Dark pool fraud: what is Barclays accused of?
US authorities allege 'disturbing disregard' for investors in Barclays 'dark pool fraud'
Barclays has been accused of "dark pool fraud" by the US authorities, prompting a sharp fall in the company's share price.
New York's attorney general alleges that the British bank falsified documents and displayed a "disturbing disregard" for its investors by misrepresenting the safety of its US-based alternative trading system.
What are dark pools?
A dark pool is a private trading platform where all activity is concealed from the public. Dark pools allow investors to trade large blocks of shares with complete anonymity, and only post their prices after the deals are done. "They were created as a way for institutional investors to place large orders without disadvantaging themselves by signalling to the wider market any market-moving trades," the Financial Times says.
Why do they exist?
Proponents argue that dark pools allow institutional investors, such as money managers, insurance companies and investment banks, to buy and sell huge quantities of stock without altering the price, or having other traders shift the price in anticipation. Otherwise, for example, a large sale would lower the price while the transaction was in progress, and news of an intention to buy would result in a price rise. But dark pools have come under fire recently due to their lack of transparency, Forbes notes, and some people believe that the secretive systems may actually cause price inefficiencies.
What is dark pool fraud?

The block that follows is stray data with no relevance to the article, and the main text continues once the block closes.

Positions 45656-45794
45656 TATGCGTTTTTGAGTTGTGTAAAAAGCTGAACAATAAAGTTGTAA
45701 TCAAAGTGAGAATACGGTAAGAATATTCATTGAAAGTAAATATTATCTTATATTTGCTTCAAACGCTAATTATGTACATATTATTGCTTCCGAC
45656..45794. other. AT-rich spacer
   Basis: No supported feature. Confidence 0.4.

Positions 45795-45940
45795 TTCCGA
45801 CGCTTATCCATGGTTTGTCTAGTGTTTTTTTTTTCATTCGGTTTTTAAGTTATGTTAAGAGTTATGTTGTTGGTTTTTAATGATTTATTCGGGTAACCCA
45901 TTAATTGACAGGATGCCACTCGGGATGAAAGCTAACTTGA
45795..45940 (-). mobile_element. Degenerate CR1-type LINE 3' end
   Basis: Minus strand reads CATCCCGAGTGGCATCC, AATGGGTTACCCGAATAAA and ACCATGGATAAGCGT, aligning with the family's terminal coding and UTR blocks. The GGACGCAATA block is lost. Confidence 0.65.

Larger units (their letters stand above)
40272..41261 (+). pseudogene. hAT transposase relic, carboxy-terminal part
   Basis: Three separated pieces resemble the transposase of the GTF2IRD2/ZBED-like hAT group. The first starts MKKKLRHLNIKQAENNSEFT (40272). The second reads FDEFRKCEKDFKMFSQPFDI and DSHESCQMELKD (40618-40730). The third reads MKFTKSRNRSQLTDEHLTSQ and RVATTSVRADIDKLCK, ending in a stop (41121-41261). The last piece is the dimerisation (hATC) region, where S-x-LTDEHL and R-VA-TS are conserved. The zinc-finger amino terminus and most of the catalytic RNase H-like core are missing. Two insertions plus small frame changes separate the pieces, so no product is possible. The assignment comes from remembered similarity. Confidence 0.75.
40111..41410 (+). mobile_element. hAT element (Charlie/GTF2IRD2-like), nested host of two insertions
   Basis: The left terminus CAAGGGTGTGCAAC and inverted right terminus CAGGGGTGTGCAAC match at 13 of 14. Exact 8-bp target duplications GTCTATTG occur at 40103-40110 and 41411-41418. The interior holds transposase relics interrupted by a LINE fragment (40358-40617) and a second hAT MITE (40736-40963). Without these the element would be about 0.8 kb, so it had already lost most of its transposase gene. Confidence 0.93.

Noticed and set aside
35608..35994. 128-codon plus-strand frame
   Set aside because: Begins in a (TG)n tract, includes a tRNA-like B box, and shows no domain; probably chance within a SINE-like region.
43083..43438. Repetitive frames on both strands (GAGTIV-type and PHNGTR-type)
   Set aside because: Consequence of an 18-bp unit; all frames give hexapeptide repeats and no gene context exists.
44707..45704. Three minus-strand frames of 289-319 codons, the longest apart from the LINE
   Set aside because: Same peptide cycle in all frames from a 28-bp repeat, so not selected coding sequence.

New York attorney general Eric Schneiderman says that contrary to its explicit assurances, Barclays had been using its dark pool system to favour high-frequency traders – those firms that use computer systems to buy and sell stock instantaneously based on minor fluctuations in share prices.
"The facts alleged in our complaint show that Barclays demonstrated a disturbing disregard for its investors in a systematic pattern of fraud and deceit," Schneiderman said. "Barclays grew its dark pool by telling investors they were diving into safe waters. According to the lawsuit, Barclays' dark pool was full of predators – there at Barclays' invitation."
The lawsuit claims that Barclays never intervened to eject a single trader.
High-frequency trading has itself come under scrutiny recently, The Guardian notes, following the publication in March of best-selling author Michael Lewis' book, Flash Boys: A Wall Street Revolt, which argues that high-frequency traders have effectively "rigged the stock market" by using systems that are not available to others.
How has Barclays responded to the allegations?
The bank says that it was monitoring trade within its dark pool and "predatory" traders would be held to account.
"We take these allegations very seriously," the bank said. "Barclays has been co-operating with the New York attorney general and the SEC and has been examining this matter internally."
Schneiderman said that the lawsuit was compiled with the help of former senior Barclays traders. It seeks an unstated amount of damages and restitution.